Food and Agriculture Organization

Food and Agriculture Organization
Emblem of the United Nations.svg
FAO logo.svg
FAO emblem with its Latin motto, Fiat panis ("Let there be bread")
AbbreviationFAO, ONUAA
Formation16 October 1945, in
Quebec City, Quebec, Canada
TypeSpecialized agency
Legal statusActive
HeadquartersFAO Headquarters, Rome, Italy
Head
José Graziano da Silva (current)
Parent organization
UN Economic and Social Council
WebsiteFAO.org

The Food and Agriculture Organization of the United Nations (FAO; French: Organisation des Nations unies pour l'alimentation et l'agriculture, Italian: Organizzazione delle Nazioni Unite per l'Alimentazione e l'Agricoltura) is a specialized agency of the United Nations that leads international efforts to defeat hunger. Serving both developed and developing countries, FAO acts as a neutral forum where all nations meet as equals to negotiate arguments and debate policy.

FAO is also a source of knowledge and information, and helps developing countries in transition modernize and improve agriculture, forestry and fisheries practices, ensuring good nutrition and food security for all. Its Latin motto, fiat panis, translates as "let there be bread". As of August 2018, The FAO has 197 member states, including the European Union (a "member organization"), Niue and The Cook Islands (States in free-association with New Zealand), and the Faroe Islands and Tokelau, which are associate members.[1]

100 lire (FAO's celebration.)
Obverse: Young woman with braid facing left. Surrounded by Repubblica Italiana [Republic of Italy].Reverse: Cow nursing calf, face value & date. FAO at bottom and Nutrire il Mondo [Feed the world] at top.
Coin minted by Italy in 1970s to celebrate and promote Food and Agriculture Organization.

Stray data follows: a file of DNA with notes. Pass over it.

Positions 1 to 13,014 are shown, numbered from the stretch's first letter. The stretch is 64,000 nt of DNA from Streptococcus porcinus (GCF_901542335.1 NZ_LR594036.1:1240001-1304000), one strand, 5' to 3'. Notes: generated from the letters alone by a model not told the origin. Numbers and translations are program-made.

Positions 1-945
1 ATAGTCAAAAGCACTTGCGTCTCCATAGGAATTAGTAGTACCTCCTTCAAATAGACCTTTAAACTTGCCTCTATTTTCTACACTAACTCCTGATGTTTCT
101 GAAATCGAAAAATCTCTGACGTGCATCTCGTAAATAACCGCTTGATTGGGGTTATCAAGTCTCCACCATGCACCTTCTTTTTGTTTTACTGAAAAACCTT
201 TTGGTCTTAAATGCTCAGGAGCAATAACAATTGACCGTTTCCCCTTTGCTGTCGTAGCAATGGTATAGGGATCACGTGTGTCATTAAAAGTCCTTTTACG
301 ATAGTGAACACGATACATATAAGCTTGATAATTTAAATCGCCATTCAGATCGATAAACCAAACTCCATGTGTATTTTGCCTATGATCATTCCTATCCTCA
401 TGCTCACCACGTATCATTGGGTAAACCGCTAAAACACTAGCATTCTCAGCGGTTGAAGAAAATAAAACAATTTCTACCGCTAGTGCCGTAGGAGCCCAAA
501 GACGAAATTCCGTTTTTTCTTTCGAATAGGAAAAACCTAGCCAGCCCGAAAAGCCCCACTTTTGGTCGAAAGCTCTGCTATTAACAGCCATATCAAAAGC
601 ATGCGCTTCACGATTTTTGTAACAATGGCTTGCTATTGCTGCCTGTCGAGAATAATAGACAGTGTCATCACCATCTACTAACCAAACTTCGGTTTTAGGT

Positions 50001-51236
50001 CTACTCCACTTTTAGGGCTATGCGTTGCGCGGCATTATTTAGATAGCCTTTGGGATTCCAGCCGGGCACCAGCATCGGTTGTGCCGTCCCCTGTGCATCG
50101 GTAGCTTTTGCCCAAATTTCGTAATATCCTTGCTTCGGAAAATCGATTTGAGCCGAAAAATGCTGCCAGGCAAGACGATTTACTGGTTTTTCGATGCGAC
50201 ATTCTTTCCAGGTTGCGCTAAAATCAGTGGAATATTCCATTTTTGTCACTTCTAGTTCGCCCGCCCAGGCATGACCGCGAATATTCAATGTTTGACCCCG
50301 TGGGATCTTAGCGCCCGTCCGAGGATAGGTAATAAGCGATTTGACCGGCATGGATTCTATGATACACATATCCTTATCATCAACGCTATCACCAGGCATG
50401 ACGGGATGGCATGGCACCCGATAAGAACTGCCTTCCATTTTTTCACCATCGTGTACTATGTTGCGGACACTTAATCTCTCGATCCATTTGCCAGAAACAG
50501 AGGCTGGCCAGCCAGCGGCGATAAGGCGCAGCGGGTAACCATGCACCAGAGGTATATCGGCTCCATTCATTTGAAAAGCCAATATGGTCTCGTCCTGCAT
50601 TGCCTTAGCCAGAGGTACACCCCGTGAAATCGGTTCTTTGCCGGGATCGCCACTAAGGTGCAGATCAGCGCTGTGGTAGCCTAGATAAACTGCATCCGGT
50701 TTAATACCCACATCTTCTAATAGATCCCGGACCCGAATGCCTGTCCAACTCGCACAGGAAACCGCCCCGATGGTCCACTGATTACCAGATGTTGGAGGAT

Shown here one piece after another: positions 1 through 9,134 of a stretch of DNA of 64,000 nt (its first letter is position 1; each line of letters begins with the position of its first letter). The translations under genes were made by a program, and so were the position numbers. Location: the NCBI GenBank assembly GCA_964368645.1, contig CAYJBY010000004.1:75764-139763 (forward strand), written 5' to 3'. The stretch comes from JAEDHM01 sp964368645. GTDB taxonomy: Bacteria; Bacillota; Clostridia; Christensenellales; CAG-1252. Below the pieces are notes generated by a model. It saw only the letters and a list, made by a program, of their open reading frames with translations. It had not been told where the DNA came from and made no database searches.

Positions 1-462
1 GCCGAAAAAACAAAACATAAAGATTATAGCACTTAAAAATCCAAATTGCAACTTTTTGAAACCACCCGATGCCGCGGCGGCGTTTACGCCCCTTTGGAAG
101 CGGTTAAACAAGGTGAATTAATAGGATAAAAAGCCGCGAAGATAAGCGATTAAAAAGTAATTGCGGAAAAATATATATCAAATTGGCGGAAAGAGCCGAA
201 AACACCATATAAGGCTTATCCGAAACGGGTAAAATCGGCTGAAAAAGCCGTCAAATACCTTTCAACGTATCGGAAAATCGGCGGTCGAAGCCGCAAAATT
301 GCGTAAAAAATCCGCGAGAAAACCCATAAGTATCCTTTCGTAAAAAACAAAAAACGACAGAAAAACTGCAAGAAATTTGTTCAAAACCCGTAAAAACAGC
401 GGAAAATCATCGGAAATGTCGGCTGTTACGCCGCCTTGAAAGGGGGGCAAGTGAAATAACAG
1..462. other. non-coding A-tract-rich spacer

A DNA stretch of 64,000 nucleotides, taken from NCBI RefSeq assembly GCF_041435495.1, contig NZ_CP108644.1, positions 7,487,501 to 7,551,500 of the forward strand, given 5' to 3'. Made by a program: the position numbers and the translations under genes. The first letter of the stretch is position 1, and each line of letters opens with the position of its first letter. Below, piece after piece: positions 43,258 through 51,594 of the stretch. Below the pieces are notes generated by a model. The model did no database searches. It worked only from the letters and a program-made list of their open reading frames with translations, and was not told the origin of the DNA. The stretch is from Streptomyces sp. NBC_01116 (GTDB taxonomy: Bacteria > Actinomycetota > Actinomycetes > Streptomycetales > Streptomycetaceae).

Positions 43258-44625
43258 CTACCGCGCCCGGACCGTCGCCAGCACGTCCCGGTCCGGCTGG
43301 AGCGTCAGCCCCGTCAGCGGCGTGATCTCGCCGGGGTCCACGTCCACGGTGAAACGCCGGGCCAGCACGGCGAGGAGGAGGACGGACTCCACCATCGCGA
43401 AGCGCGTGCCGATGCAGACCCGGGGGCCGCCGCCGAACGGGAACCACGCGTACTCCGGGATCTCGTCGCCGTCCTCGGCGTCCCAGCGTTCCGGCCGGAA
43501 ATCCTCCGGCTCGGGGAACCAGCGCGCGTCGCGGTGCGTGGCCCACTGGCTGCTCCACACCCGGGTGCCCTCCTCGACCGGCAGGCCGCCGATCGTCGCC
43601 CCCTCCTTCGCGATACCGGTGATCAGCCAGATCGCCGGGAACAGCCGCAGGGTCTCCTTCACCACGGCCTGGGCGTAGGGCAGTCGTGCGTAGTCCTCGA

History

The idea of an international organization for food and agriculture emerged in the late 19th and early 20th century advanced primarily by the US agriculturalist and activist David Lubin. In May–June 1905, an international conference was held in Rome, Italy, which led to the creation of the International Institute of Agriculture by the King of Italy Victor Emmanuel III.[2]

Later in 1943, the United States President Franklin D. Roosevelt called a United Nations Conference on Food and Agriculture. Representatives from forty-four governments gathered at The Homestead Resort in Hot Springs, Virginia, US, from 18 May to 3 June. They committed themselves to founding a permanent organization for food and agriculture, which happened in Quebec City, Canada, on 16 October 1945 with the conclusion of the Constitution of the Food and Agriculture Organization.[3] The First Session of the FAO Conference was held in the Château Frontenac in Quebec City from 16 October to 1 November 1945.

World War II effectively ended the International Agricultural Institute, though it was only officially dissolved by resolution of its Permanent Committee on 27 February 1948. Its functions were then transferred to the recently established FAO.[4]

From the late 1940s on, FAO attempted to make its mark within the emerging UN system, focusing mostly on supporting agricultural and nutrition research and providing technical assistance to member countries to boost production in agriculture, fishery, and forestry.[5]

During the 1950s and 1960s, FAO partnered with many different international organizations in development projects.

Other Languages
bosanski: FAO
euskara: FAO
فارسی: فائو
føroyskt: FAO
Basa Jawa: FAO
қазақша: ФАО
Napulitano: FAO
norsk nynorsk: FAO
ភាសាខ្មែរ: FAO
Piemontèis: FAO
srpskohrvatski / српскохрватски: Organizacija za prehranu i poljoprivredu